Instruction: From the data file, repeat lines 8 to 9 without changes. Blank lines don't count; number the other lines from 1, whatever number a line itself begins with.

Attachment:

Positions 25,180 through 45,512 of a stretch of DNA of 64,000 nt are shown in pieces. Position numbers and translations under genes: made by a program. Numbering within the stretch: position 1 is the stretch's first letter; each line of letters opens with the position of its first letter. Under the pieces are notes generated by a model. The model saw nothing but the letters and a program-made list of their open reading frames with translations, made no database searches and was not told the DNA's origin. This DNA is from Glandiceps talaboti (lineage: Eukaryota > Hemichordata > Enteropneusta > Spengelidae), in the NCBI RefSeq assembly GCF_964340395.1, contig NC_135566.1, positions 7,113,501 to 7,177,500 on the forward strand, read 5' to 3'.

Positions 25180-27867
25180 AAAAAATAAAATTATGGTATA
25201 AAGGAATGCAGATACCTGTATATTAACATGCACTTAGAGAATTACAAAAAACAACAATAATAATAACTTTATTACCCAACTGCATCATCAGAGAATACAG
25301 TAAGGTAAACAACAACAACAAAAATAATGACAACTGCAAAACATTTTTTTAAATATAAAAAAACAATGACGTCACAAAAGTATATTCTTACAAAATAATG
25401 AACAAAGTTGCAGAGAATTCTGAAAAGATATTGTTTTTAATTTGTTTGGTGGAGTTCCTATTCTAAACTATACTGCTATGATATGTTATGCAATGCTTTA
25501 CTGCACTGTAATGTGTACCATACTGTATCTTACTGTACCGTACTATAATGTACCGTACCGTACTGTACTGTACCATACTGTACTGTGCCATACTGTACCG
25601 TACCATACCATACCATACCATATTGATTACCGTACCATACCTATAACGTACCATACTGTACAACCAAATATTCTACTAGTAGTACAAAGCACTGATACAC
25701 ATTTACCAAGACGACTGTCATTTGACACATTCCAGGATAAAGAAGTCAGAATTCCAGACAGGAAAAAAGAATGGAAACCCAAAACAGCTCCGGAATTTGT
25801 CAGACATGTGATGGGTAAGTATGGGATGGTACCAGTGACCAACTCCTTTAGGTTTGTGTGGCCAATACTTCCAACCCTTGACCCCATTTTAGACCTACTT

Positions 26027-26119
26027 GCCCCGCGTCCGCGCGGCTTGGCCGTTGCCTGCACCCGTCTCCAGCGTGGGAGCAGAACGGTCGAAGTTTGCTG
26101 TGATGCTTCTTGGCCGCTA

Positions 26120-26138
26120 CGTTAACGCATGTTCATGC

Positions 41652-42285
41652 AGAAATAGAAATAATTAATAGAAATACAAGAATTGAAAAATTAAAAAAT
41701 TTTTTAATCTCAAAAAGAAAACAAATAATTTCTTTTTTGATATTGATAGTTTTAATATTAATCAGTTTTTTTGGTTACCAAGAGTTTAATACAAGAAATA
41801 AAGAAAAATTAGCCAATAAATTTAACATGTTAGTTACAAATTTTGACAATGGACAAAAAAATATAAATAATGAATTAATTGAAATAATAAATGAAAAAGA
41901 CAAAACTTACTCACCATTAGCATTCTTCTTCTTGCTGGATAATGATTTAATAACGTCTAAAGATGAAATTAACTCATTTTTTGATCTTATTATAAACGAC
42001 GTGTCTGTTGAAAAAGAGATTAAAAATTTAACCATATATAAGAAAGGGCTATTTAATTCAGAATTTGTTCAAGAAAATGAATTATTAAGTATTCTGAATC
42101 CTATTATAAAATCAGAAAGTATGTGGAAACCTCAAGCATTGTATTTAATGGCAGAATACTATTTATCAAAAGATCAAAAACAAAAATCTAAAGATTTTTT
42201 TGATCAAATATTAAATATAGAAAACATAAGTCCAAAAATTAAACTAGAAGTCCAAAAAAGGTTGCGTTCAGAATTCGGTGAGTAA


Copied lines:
25601 TACCATACCATACCATACCATATTGATTACCGTACCATACCTATAACGTACCATACTGTACAACCAAATATTCTACTAGTAGTACAAAGCACTGATACAC
25701 ATTTACCAAGACGACTGTCATTTGACACATTCCAGGATAAAGAAGTCAGAATTCCAGACAGGAAAAAAGAATGGAAACCCAAAACAGCTCCGGAATTTGT